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Friday, April 7

April 7, 2017
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Poetry Workshop: You workshopped your speed round poems in small groups. You will get my annotations after break.

You also voted for your favorite short poems: Here are the winners, who will each receive a valuable prize when we return from break:

  1. Ohlund
  2. (Three-way tie): Kennedy, Hamilton, Bocek
  3. Cianfarano

Remember: Round 7 poems are due on the blog by 8 a.m. Monday, April 17. The prompt (required) is that the poem must have something to do with a passport.

Fiction Workshop: Today we workshopped Spencer and Henry. Two stories were handed out for the Monday when we return from break (April 17) – Ash and Cecil. Please have these ready to go when we come back.

Family Values: Today we watched two  (well, one-and-a-half) episodes:

The Brady Bunch, Season 1, Episode 1, “The Honeymoon,” Sept. 26, 1969:

And The Partridge Family, Season 1, Episode 1, “What? And Get Out Of Show Business,” Sept. 25, 1970.

Your response is to compare these two shows/families. That comparison can take many forms; the form it should NOT take (if you want to get full credit for the entry) is two lists of stream-of-consciousness rambling.

We’ll discuss when we return. By then, you need to have:

  1. finished watching the episode above. (I also recommend catching up on any you’ve missed.)
  2. read the handout I gave you, “Prime Time Relevance,” from Ella Taylor’s Prime Time Families. Do expect a quiz.
  3. read over the other handouts I gave you — including the one about a show we DIDN’T watch, but is historically significant: the 1968 debut of Julia, which featured not only the first African-American female lead in a sitcom, but also featured (as best I can tell) the first single mother. (She beat Shirley Partridge by two years. Both, of course, were widowed.)
  4. Read carefully this handout about the seismic social changes that occurred between 1968 and 1973: family-values-60s-70s

These changes affected, in particular, the idea of the nuclear family, as well as what you can/can’t show via the mass media. (TV in particular, of course.) The legal aspects mentioned, which affected divorce law, access to legal abortion, equal rights and the rest, had dramatic effects in very short order. And all of that would show itself quickly onscreen.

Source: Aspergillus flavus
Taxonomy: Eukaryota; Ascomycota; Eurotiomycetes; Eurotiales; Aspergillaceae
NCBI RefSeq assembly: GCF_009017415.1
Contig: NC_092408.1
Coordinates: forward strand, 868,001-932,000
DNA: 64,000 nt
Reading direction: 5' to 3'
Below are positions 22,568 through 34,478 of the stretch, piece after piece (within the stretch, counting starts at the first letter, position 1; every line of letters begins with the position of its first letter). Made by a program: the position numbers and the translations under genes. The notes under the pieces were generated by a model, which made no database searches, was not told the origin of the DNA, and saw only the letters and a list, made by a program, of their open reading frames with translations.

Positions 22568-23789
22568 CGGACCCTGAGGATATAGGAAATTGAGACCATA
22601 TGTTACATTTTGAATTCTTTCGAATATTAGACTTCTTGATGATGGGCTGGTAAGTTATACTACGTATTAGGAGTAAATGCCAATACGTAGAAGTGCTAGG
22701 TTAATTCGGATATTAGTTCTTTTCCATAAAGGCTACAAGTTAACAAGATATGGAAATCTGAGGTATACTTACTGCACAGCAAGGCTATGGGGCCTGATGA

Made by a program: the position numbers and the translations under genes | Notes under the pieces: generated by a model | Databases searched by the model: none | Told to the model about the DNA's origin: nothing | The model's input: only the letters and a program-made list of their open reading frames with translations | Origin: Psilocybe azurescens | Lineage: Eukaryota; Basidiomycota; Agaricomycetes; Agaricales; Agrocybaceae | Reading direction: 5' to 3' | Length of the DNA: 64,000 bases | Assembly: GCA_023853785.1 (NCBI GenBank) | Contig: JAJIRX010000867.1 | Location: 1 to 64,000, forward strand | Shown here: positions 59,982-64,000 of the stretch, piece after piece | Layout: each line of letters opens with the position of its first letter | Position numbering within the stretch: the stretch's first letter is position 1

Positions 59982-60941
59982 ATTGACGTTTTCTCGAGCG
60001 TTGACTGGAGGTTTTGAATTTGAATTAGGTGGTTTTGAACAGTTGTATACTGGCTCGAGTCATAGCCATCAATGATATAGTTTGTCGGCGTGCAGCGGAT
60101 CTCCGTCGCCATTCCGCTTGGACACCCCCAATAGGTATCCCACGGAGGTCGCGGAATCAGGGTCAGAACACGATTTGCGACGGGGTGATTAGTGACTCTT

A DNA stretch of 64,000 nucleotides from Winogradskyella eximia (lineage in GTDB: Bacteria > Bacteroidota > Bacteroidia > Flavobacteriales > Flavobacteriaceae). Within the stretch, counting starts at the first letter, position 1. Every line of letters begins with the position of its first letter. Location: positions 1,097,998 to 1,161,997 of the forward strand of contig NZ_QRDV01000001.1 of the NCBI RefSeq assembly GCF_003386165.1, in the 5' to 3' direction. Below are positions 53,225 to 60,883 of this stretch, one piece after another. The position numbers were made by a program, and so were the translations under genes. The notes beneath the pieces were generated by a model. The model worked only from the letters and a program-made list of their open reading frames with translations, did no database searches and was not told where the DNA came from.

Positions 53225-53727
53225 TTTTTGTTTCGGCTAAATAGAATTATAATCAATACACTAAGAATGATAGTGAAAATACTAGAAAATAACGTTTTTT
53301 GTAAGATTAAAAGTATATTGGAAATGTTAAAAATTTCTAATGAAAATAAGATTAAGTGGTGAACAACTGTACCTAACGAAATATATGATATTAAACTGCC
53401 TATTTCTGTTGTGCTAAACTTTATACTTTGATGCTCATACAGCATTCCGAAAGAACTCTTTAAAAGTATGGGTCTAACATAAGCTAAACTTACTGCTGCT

Television essentially dealt with these rapid social changes in three waves:

1. The “safe and (largely) successful” shows, like The Brady Bunch and The Partridge Family, which essentially gave the nuclear family a day-glo, hippie-era makeover, but only paid lip service to the major changes occurring in society. (Julia essentially falls into the same category.)
2. The “edgier and (largely) unsuccessful” shows, like The Mod Squad and The Headmaster, which tried to address some of the larger issues, at least in passing, but failed to capture a substantial audience.
3. The “edgy and (largely) successful” shows of the 1970s, two of which will will see when we return.

BatCat: We are leaving to go on break in a pretty good situation – the designs are largely locked in, we are (very close) to being able to order materials, the edits are pretty much complete. Over break I will be working on laying these things out; hopefully when we return we’ll be ready to go right into production.

We are tabling the weekend class discussion for now; if nothing else, we will use May 6 as a work day, since we’ll probably in a pretty busy spot at that time. We’ll discuss this when we get back from break.

Comedy: Arrested Development Day:

  • Season 2, Episode 1, “The One Where Michael Leaves”
  • Season 2, Episode 2, “The One Where They Build A House”
  • Season 2, Episode 3, “Amigos”

Survey: Screenwriting: Sorry for the late update. There were a lot of people absent, but what we did was this: we sat around a table and everyone took turns reading their loglines aloud. Everyone else rated them on the spot, from 1 (would not watch) to 5 (would pay to see it). So if you were absent, please check in with your partner – they should have this feedback and you should discuss it with one another.

Over break, you had the opportunity to revise, if you wanted. On Monday, when we return, we’ll regroup and see where we’re at. So, good news – no new homework, technically, unless you choose to revise.

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